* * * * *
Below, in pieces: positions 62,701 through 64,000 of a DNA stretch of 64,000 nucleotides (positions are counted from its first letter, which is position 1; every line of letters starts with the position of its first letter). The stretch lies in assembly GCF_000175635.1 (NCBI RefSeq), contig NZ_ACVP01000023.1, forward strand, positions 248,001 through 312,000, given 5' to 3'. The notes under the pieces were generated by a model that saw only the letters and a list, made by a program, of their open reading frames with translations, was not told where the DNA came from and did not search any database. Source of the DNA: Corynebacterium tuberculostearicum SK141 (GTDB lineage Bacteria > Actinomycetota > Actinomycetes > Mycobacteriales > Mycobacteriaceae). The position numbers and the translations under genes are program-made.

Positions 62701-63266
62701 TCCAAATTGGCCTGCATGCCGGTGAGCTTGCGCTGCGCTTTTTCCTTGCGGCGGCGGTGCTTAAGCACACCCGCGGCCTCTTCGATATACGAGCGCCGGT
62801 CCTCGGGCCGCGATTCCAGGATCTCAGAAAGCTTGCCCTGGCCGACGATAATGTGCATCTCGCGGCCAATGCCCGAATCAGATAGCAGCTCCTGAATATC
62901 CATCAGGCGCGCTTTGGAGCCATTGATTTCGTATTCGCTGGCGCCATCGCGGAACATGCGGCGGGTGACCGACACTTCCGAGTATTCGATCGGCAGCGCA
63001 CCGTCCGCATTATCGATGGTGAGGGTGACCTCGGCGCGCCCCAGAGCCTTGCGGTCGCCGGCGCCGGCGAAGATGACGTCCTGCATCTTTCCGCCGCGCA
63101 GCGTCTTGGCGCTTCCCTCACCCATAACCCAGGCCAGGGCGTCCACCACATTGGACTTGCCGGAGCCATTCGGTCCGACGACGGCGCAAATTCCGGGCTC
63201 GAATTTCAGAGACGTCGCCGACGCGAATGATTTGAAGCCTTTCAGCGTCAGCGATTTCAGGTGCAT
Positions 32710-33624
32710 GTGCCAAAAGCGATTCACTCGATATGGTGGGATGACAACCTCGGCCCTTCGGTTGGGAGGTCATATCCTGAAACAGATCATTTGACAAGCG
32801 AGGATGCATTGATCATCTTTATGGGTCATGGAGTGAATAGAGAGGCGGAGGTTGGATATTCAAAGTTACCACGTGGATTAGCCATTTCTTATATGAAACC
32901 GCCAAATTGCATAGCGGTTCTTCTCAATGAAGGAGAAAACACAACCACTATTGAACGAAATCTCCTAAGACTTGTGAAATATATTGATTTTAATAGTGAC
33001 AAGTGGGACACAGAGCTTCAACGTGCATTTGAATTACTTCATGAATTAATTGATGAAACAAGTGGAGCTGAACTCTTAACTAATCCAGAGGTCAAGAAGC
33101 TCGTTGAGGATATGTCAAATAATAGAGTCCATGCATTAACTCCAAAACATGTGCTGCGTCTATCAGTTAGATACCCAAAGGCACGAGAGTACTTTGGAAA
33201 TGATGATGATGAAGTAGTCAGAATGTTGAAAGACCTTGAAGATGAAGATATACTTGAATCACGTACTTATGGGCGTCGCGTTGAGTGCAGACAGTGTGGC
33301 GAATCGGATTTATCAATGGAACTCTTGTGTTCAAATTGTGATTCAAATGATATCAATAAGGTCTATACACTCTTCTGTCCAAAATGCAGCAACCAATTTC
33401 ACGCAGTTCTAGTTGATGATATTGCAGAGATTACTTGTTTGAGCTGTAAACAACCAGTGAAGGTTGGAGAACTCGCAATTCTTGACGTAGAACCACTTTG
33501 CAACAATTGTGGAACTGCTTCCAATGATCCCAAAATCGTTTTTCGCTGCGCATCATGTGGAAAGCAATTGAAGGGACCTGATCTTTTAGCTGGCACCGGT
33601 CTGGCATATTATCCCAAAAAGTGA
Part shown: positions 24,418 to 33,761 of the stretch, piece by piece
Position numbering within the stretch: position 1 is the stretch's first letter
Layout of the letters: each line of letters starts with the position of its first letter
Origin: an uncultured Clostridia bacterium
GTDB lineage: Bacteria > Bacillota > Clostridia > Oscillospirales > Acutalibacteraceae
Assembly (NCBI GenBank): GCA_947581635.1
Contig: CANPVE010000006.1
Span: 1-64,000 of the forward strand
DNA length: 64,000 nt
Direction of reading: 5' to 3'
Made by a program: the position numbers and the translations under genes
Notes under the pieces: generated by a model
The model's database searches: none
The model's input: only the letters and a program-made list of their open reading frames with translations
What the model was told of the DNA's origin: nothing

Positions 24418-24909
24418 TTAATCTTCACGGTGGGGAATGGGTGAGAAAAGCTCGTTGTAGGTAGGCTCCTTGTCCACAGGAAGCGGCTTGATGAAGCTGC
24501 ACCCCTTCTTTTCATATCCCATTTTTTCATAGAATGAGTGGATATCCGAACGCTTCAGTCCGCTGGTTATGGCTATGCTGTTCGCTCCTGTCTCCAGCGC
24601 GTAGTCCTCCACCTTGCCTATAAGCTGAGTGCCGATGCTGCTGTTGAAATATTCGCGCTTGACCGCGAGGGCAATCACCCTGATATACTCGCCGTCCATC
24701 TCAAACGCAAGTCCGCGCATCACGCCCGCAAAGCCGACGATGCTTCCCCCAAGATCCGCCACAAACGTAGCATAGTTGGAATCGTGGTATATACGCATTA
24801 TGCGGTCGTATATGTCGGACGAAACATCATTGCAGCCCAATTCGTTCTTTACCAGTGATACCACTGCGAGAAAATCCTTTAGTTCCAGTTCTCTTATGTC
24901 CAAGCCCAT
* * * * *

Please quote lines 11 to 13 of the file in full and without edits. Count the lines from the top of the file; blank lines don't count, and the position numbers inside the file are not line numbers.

32801 AGGATGCATTGATCATCTTTATGGGTCATGGAGTGAATAGAGAGGCGGAGGTTGGATATTCAAAGTTACCACGTGGATTAGCCATTTCTTATATGAAACC
32901 GCCAAATTGCATAGCGGTTCTTCTCAATGAAGGAGAAAACACAACCACTATTGAACGAAATCTCCTAAGACTTGTGAAATATATTGATTTTAATAGTGAC
33001 AAGTGGGACACAGAGCTTCAACGTGCATTTGAATTACTTCATGAATTAATTGATGAAACAAGTGGAGCTGAACTCTTAACTAATCCAGAGGTCAAGAAGC